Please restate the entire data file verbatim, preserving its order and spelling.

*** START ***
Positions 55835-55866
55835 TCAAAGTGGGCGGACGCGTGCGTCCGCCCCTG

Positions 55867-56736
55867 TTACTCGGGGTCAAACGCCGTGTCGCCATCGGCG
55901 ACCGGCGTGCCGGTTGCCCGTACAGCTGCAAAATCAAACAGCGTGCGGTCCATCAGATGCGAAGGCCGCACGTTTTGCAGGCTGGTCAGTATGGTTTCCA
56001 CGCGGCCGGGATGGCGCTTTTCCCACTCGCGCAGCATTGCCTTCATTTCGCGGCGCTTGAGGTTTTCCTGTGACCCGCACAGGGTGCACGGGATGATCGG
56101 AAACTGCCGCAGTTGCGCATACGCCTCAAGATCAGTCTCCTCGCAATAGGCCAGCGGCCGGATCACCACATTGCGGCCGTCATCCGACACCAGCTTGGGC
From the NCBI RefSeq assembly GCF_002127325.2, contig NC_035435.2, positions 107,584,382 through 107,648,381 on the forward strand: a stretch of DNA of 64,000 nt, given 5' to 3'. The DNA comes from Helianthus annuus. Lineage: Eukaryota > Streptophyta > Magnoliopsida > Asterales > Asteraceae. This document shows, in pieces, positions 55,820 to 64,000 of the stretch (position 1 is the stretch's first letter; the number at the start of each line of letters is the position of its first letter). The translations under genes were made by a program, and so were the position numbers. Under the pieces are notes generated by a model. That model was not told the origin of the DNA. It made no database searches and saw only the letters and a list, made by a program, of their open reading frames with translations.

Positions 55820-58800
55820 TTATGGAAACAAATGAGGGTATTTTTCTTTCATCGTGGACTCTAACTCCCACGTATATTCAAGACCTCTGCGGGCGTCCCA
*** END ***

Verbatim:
Positions 55835-55866
55835 TCAAAGTGGGCGGACGCGTGCGTCCGCCCCTG

Positions 55867-56736
55867 TTACTCGGGGTCAAACGCCGTGTCGCCATCGGCG
55901 ACCGGCGTGCCGGTTGCCCGTACAGCTGCAAAATCAAACAGCGTGCGGTCCATCAGATGCGAAGGCCGCACGTTTTGCAGGCTGGTCAGTATGGTTTCCA
56001 CGCGGCCGGGATGGCGCTTTTCCCACTCGCGCAGCATTGCCTTCATTTCGCGGCGCTTGAGGTTTTCCTGTGACCCGCACAGGGTGCACGGGATGATCGG
56101 AAACTGCCGCAGTTGCGCATACGCCTCAAGATCAGTCTCCTCGCAATAGGCCAGCGGCCGGATCACCACATTGCGGCCGTCATCCGACACCAGCTTGGGC
From the NCBI RefSeq assembly GCF_002127325.2, contig NC_035435.2, positions 107,584,382 through 107,648,381 on the forward strand: a stretch of DNA of 64,000 nt, given 5' to 3'. The DNA comes from Helianthus annuus. Lineage: Eukaryota > Streptophyta > Magnoliopsida > Asterales > Asteraceae. This document shows, in pieces, positions 55,820 to 64,000 of the stretch (position 1 is the stretch's first letter; the number at the start of each line of letters is the position of its first letter). The translations under genes were made by a program, and so were the position numbers. Under the pieces are notes generated by a model. That model was not told the origin of the DNA. It made no database searches and saw only the letters and a list, made by a program, of their open reading frames with translations.

Positions 55820-58800
55820 TTATGGAAACAAATGAGGGTATTTTTCTTTCATCGTGGACTCTAACTCCCACGTATATTCAAGACCTCTGCGGGCGTCCCA